It’s a privilege

Depending on the jurisdiction, having a crisis response led by the legal team (internal or external) often ensures the attachment of legal privilege. ‘It at least gives the organisation the ability to have candid conversations to find out the actual facts,’ says Anthony Martin. Privilege must be protected, agrees Ali Parvin, and so those candid conversations need not be shared with everyone and, where there are no reporting regulations, it makes sense to form a small core team of legal and communications professionals to control information flow, brief appropriate people internally, ensure everyone is aware of confidentiality, and avoid the creation of unnecessary documents.

If word gets out and the comms team becomes focused on the message transmitted externally with a 24/7 news infrastructure training its lens on the company, ‘there really is an important role we play as legal counsel to work with them on the image and the brand projected outwards,’ says Doug Weiner. ‘The main thing is to get the facts straight. It’s not that anyone wants to hide anything.’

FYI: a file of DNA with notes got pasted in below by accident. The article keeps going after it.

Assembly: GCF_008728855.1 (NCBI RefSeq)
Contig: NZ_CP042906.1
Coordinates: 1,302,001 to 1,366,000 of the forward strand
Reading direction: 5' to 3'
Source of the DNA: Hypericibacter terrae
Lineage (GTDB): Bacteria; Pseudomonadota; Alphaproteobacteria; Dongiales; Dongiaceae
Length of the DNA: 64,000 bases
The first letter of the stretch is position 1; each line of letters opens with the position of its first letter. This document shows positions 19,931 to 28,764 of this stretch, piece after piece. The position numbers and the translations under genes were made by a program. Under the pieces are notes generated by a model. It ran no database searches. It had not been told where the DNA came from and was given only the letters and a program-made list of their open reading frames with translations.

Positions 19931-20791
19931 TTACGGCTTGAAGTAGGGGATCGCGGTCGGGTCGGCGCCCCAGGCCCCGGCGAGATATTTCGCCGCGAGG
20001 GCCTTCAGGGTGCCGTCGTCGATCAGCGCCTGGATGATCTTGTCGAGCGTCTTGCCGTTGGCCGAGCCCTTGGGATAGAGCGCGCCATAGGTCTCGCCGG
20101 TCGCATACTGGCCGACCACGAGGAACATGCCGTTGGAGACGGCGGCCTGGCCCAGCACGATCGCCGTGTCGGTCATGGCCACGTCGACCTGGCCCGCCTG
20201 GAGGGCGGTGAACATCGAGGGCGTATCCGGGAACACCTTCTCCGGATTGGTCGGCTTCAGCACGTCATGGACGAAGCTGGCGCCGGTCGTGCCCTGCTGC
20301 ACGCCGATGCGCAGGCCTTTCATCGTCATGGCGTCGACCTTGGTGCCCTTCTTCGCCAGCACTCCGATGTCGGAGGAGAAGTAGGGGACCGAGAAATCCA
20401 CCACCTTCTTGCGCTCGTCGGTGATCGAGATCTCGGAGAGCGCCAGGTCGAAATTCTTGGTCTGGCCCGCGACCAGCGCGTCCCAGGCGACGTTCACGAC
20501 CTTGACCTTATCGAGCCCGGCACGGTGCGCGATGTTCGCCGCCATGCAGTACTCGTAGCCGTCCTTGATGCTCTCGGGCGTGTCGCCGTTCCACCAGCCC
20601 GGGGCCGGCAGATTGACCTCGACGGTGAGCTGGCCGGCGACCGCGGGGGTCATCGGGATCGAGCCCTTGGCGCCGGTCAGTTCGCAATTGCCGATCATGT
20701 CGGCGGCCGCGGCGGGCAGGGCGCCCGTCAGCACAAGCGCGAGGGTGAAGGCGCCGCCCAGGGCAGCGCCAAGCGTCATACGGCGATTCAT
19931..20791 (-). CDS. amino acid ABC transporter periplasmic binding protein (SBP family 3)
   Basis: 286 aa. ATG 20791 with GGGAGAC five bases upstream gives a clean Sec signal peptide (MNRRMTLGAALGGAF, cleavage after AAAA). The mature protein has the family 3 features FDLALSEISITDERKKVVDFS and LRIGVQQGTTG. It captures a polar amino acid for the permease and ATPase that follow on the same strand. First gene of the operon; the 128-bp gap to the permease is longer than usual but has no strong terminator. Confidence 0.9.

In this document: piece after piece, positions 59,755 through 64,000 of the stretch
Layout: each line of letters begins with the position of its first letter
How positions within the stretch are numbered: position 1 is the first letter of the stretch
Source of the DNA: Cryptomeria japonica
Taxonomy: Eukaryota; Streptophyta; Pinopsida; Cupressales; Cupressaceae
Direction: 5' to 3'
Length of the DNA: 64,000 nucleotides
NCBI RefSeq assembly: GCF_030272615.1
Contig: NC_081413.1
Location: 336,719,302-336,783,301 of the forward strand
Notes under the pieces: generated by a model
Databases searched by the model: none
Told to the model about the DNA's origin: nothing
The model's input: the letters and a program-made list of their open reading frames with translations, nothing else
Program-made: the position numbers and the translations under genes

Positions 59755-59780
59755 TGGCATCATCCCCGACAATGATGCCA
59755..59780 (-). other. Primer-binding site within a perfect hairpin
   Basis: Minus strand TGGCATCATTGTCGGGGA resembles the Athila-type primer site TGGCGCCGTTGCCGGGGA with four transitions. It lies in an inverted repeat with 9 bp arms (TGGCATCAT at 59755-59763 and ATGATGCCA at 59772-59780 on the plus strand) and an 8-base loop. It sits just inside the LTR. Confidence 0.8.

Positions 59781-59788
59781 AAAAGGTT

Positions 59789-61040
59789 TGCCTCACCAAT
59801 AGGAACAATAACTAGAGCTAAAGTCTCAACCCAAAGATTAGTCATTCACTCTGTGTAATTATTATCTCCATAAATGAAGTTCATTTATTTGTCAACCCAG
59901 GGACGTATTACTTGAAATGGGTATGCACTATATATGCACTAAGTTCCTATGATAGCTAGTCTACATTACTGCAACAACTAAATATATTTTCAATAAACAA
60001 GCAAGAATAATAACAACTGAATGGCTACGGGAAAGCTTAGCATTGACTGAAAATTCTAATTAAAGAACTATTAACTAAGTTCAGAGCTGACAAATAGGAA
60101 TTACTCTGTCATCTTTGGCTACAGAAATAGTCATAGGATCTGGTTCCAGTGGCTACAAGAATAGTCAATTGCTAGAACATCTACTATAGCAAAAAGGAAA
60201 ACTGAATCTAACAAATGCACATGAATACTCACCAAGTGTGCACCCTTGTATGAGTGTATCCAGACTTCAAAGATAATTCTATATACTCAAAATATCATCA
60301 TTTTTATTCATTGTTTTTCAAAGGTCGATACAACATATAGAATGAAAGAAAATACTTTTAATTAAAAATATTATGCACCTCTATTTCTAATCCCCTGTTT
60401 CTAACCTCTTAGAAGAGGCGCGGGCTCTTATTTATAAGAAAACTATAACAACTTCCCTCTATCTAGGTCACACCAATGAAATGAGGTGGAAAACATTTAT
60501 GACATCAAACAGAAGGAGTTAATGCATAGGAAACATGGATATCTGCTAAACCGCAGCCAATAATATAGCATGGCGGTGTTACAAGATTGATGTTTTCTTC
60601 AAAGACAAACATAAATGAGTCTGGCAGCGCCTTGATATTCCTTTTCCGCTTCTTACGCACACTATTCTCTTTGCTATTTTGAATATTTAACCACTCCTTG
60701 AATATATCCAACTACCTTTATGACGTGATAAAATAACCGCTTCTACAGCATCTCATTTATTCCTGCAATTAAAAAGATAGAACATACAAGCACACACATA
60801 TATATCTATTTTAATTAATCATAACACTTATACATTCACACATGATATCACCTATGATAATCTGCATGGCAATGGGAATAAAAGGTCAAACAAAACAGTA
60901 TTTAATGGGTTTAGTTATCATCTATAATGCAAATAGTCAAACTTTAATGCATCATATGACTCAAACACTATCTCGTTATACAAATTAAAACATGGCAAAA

Training up

There are some elements of cybersecurity planning that the legal department may or may not be involved in rolling out, depending on the cybersecurity reporting structure. Training for individuals on topics such as social engineering or using social media is one area that might sit with the GC, particularly when it comes to internal policy housekeeping. Even if not, says Weiner, the general counsel can play an effective role by championing the cause, perhaps even tying cybersecurity in with other types of training, such as ethics and compliance or standards of business conduct. The GC should certainly ensure that training is covered from the legal perspective, says Ali Parvin, not least because of the potential regulatory fall-out in some jurisdictions should a breach occur and it transpires that appropriate training programmes have not been implemented. ‘[Regulators] would certainly take a very dim view,’ she says, ‘and that would be something that would indicate the fine would be higher.’

Another area that could fall within the GC’s remit is coordinating ‘penetration testing’ (hiring a cybersecurity company to ‘hack’ the systems) or ‘table top’ exercises (practice runs of a cyber emergency situation) to expose vulnerabilities in the company’s defences or crisis response plan. After all, says Parvin, the response plan is a live document: ‘There’s no point in having a plan, shoving it inside your drawer and pulling it out as and when there’s an event. It needs to be practised, refined and updated.’